“The number of suicides [in a region] can be considered a sort of thermometric indicator which informs us of the condition of the mores, of the moral temperature of a group.”

 Left: a visual hot-cold temperature scale of sorts, three morphed images per photo, taken from the previously active HotOrNot.com website, in respect to average visual attractiveness aspects of beauty. Right: a 2008 video (Ѻ) of “Thermodynamics of Hot For Words” by Libb Thims.

Hmolscience
One of the earliest attempts to extrapolate the standard definition of temperature to human systems was the conception of "economic temperature" by Emanuele Sella in 1915. [5]

In economic thermodynamics, temperature T has been used in measure the level of spending or income per person by authors such as German metallurgist Jürgen Mimkes (2005) and John Bryant (2007). [6]

In 2009, Chinese physicist Yi-Fang Chang suggested that social temperature could be defined by the following equation:

$T = c \bar{K} (t) \!$

where $\bar{K} \!$ is an average value of the social kinetic energy. [9] In this sense, in theory, as a type of human thermodynamic instrument or indicator, one could use GPS tracking devices to measure the kinetic energy, or the sum of ½ the masses of the human particles times their respective average velocities squared, of a system of human molecules under study and thus get a hypothetical reading of temperature of a social system.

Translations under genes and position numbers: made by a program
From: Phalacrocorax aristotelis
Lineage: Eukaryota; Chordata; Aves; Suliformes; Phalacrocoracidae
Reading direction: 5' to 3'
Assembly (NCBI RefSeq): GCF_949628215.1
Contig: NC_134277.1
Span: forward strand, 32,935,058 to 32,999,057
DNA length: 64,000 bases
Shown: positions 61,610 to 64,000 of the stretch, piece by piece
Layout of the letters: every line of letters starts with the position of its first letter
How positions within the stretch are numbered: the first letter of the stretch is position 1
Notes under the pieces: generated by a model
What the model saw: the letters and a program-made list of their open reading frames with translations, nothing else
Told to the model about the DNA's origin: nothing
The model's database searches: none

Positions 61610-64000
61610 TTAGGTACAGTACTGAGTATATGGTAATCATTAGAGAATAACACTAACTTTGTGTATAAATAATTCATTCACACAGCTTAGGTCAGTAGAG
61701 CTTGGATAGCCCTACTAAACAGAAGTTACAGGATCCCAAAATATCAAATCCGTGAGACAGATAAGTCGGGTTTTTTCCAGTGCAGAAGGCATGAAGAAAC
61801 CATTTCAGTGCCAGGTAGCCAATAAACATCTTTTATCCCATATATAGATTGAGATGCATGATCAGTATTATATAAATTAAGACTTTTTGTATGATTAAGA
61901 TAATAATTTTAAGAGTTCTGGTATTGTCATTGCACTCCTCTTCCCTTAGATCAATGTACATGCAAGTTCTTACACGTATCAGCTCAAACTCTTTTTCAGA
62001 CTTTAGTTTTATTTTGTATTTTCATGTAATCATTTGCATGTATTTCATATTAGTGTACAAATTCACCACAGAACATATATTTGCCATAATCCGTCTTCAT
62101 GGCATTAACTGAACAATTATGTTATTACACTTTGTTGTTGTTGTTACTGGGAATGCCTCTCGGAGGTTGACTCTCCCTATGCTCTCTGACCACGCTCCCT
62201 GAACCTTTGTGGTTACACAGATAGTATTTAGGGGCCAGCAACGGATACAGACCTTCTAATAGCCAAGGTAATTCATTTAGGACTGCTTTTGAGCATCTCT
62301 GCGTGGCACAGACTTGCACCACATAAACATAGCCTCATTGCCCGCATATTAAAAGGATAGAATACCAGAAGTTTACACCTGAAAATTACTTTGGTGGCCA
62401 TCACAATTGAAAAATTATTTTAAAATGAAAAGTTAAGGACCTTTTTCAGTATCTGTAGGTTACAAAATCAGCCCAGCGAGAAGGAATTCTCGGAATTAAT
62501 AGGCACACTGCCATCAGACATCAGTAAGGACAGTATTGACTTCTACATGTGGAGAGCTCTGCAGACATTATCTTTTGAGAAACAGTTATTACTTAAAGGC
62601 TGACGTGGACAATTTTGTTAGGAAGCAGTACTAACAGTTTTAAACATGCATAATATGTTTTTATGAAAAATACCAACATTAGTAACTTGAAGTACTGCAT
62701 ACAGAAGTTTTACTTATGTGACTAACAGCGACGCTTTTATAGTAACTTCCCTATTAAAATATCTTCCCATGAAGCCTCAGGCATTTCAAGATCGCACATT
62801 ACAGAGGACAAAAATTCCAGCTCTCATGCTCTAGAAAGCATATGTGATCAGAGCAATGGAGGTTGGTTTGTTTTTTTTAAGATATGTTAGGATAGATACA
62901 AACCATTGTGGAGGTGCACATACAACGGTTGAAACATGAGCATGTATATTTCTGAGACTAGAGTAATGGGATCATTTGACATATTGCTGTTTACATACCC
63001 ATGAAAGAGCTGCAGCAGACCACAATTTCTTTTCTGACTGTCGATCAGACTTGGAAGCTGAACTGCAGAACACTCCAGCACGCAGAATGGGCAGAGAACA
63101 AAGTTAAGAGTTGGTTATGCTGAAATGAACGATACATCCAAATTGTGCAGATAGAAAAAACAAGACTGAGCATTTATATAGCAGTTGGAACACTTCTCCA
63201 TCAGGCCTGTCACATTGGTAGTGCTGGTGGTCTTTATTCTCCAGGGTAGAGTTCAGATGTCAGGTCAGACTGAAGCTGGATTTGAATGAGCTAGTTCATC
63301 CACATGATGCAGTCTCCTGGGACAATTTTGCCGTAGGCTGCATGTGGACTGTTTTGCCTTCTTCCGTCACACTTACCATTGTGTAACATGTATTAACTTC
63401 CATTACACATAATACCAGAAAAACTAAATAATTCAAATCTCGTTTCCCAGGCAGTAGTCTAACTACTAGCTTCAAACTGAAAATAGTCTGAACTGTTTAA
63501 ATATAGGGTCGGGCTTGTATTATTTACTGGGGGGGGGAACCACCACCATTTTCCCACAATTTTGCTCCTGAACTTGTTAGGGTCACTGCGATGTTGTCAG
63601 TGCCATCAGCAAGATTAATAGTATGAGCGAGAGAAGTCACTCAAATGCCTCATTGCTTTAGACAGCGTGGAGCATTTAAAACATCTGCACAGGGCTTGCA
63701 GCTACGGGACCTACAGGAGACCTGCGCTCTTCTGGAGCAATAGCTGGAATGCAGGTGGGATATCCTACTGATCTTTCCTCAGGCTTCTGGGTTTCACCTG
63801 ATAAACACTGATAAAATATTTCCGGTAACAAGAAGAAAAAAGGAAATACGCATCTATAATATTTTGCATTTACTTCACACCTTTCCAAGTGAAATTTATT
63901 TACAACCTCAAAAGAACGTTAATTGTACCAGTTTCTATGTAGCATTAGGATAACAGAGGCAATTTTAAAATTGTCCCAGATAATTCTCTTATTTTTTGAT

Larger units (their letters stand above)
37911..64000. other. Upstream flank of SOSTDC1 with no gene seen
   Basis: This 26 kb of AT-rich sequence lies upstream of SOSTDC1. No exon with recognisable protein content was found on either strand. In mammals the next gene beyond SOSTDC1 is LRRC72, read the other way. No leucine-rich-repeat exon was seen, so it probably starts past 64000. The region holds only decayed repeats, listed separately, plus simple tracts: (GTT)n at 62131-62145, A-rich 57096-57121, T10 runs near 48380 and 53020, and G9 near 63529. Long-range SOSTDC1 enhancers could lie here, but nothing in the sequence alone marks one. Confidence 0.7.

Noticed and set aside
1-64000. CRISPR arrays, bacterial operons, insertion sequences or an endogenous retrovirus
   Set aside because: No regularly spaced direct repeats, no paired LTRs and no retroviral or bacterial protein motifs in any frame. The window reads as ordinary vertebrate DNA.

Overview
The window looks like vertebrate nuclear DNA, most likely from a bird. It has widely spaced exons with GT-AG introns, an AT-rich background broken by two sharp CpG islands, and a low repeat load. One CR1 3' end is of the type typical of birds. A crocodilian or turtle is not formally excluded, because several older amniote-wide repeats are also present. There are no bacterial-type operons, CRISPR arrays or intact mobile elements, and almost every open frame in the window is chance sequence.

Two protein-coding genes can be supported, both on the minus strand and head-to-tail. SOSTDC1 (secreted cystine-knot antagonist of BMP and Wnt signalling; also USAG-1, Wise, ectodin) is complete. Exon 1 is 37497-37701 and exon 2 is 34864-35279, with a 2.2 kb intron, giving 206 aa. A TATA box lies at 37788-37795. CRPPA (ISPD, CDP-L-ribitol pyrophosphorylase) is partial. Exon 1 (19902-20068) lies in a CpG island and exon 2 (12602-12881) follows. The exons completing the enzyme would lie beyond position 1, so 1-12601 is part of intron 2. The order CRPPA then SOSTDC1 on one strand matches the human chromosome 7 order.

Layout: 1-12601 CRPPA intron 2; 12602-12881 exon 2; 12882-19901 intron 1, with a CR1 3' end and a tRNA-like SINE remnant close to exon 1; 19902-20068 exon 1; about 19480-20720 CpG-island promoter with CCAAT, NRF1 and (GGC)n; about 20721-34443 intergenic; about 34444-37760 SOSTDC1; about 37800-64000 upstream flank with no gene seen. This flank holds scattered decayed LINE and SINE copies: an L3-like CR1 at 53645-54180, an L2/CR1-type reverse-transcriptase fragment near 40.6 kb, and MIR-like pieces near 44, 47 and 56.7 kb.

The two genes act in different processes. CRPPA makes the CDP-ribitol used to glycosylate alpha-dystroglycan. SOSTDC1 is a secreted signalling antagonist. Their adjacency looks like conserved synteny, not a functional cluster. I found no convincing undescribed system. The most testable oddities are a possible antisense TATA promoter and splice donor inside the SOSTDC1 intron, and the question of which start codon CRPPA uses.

In his 2010 article “Stokes Integral of Economic Growth”, Mimkes argues that GDP per capita may be representative of the temperature of the economic system. [7]

In human social systems, comprised of human molecules, the definition of temperature becomes very complex. In this sence, the conception of the physical or neurological "hotness" of a person becomes a paramount issue.

The adjacent, November 26, 2008, video "Thermodynamics of HotForWords", made by American chemical engineer Libb Thims, gives a loose idea the difficulties involved in the assignment of temperatures, in reference to the Kelvin scale, in human life.